Wednesday, January 17, 2018

Stuck at the Airport [with kids]

There's being stuck at the airport, and there's being stuck at the airport with kids. Catch my drift?

I live in Minnesota, halfway across the country from my entire family, who are currently scattered along the east coast. Flying to see them is a requirement. Somewhat last minute, my husband and I decided to take our kids to see their cousins who live in North Carolina. We splurged on non-stop Delta flights, of course, because anything to make traveling with kids easier is worth it, no matter the cost!

Fast forward a couple of weeks...

We get to the airport an hour and a half before our flight leaves. Everyone is excited. The kids are in good spirits. I hate flying, but even I'm excited to get on a plane to see my family BUT... the second-- I'm not exaggerating-- we survived the security line, I received a notification from Delta that our flight was delayed two hours. Collective GROAN.

Deep breaths...

"We'll go to a restaurant for lunch!" we agreed, knowing that delays are simply a part of life and we would get through it. Maybe we could have a fun little outing with the kids, you know, make the most of it?

Next thing you know, we are ordering our overpriced airport restaurant lunch... DING!... our flight was delayed another 2 hours. TWO hours. This means that a flight that was supposed to leave at 12:50 was now scheduled to depart at 4:30. Dear Lord!

Close to hyperventilating, I told my husband that perhaps it was in our kids' best interest to go home. Keeping them at the airport for four hours, with no real guarantee the flight would even take off, seems cruel and unusual punishment. I tried to get on standby for the 3:30 flight to no avail.

My husband calmly looked out the airport window, acknowledged it was below zero outside, and the kids would be stuck inside at home all day anyway, we might as well spend it at the airport... right? right???

Sure, I guess, I said, surveying the crowd, the shops, the fast food. And my kids, who were now angry and annoyed that they didn't get to see their cousins ASAP.

Hours later....

I will spare you the details of how we entertained a 5 and a 7 year old at the airport for the next four hours because IT GETS WORSE: We were given so little information about our 4:30 plane that we called Delta and rebooked the...wait for it... 8:30 p.m. flight.

Yes, they still managed a few smiles. But if you tell me "it couldn't be that bad," I will lose it.
You've been warned!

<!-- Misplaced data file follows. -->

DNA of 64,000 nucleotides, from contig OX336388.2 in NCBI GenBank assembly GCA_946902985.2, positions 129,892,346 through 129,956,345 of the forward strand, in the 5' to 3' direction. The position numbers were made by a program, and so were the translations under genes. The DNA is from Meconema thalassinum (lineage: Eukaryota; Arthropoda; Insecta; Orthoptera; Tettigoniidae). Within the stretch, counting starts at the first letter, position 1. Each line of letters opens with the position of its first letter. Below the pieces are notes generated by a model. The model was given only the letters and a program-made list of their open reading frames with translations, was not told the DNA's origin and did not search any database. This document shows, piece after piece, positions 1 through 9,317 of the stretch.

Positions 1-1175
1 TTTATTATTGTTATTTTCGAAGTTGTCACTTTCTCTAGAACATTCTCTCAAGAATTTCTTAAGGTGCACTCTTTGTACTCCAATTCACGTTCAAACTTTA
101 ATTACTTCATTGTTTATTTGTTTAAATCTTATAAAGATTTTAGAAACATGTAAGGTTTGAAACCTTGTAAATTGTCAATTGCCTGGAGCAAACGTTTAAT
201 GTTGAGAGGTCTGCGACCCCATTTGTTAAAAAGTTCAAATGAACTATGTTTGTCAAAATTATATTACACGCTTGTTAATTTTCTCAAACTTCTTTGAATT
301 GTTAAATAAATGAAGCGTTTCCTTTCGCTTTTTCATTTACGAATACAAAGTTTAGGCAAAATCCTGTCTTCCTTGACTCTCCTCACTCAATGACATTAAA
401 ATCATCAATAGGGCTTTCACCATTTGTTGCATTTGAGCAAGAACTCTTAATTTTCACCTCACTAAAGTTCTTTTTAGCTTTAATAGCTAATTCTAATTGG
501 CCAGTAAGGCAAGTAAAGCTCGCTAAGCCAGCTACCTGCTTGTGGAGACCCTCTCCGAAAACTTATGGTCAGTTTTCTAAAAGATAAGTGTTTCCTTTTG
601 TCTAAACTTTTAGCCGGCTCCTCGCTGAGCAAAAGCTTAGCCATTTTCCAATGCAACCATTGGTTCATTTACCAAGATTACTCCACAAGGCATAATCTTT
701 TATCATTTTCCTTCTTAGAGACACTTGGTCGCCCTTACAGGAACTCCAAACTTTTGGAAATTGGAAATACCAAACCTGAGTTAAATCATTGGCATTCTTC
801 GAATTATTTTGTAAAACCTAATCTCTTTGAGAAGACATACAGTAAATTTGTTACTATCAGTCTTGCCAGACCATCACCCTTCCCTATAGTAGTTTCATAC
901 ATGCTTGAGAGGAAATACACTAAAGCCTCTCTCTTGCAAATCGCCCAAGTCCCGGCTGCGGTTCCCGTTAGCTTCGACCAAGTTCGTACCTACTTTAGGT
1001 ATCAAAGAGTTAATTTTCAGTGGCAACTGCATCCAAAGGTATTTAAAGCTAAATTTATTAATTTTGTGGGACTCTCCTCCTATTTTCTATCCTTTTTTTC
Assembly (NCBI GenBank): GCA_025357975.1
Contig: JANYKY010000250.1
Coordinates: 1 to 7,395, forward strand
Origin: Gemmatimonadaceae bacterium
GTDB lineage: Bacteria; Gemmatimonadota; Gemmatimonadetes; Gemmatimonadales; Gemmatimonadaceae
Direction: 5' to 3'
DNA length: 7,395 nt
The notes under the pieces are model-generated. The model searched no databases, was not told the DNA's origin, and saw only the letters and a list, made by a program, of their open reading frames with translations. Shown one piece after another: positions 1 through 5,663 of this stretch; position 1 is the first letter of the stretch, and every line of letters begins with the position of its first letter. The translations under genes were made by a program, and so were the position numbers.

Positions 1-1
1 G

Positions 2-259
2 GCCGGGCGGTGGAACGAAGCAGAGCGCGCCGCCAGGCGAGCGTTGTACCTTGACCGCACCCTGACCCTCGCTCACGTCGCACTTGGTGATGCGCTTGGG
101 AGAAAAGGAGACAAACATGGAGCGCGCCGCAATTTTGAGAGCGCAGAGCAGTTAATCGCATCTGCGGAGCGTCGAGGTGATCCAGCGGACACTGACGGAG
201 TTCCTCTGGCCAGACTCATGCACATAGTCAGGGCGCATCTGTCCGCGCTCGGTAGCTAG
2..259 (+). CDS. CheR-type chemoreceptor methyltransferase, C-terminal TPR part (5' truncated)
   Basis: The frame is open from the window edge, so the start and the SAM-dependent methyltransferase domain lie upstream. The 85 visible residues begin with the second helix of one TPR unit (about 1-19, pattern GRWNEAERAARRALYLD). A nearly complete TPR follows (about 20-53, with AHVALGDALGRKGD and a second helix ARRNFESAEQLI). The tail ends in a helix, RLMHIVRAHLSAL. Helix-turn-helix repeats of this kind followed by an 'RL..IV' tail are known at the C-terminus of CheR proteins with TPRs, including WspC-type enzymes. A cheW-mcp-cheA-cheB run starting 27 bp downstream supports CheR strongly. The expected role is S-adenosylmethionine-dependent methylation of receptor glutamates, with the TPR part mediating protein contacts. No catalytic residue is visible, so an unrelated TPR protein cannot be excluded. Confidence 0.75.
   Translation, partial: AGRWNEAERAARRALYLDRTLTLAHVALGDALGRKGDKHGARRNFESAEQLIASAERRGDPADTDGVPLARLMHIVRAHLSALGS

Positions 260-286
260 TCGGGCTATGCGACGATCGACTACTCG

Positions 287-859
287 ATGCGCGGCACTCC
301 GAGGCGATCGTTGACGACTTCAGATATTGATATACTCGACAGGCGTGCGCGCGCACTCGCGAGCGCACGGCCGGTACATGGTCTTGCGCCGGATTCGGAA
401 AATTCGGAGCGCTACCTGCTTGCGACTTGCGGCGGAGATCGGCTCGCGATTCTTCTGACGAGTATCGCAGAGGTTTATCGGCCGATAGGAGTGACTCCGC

I still don't know if that was the smart decision or not, but we were scared they would cancel the 4:30 flight (supposedly there was some 'part' being flown in from Detroit... comforting much?), so we took a gamble and rebooked (and yes had to pay extra). At this point, however, we weren't going to have been stranded at the airport all day with nothing to show for it-- we would make it to North Carolina or BUST!

Hours later....

Woo hoo! Good times at the airport. NOT! 
If I were a different type of "mom blogger," or person in general, 
I'd tell you we had a blast. But no, not at all. 
We did NOT have a blast.

Yes, still there! You'd think we would have been used to disappointment by 8 p.m. that night (and another overpriced airport meal). After all, we had been at the airport since 10:30 a.m.

DING! When we were supposed to board that flight, the gate agent announced that the plane that was to take us to NC? The one we were supposed to be boarding in a few minutes? Yeah, that one was in Omaha, Nebraska. 


The tears I had held back all day let loose. I looked at my exhausted kids and husband. I decided this was definitely NOT in their best interest anymore. It was time to throw in the towel and get home. At least our cat would be excited to see us. Perhaps we could try to rebook for another weekend.

It was my KIDS who insisted they could do it. They could stick it out. They really reallllly wanted to see their cousins: they'd sleep, they promised. They'd be good, they promised.

My husband and I looked at each other. Okay, but if it gets delayed one more time, we are heading home. I was so delirious at this point, I can't remember if we said that aloud or whether we had developed a rare, airport-induced ESP.

By 9:40 that night, we were finally on a plane, heading southeast. The kids slept the whole time. My husband and I sat there in an exhausted trance. We arrived at 1:30 local time. IN THE MORNING. My mom managed to set an alarm and come get us (thus qualifying for sainthood), and the kids were in bed by about 2:30 A.M.

I fell into a bed I found somewhere in her house and woke up many hours later.

The point of the whole thing, the takeaway? Well, I must say, the kids were the biggest troopers of the day. I may have thrown in the towel several times that day if it weren't for them hanging in there and being enthusiastic about the trip. Plus, we had a great weekend with their cousins. I suppose it was worth it. Just barely. But worth it.

And Thank Goodness, our flight home was uneventful.

~Julia @ Frantic Mama

Friday, December 8, 2017

Why I Hate Mondays (no, not the obvious reason)

The worst day of my week is Monday, but not for the obvious reasons. Before I had kids, I was the strange soul who enjoyed Mondays, seeing them as a fresh start to the workweek. The reason I dread them now is because my seven-year old son hates them and makes our whole family suffer as a result.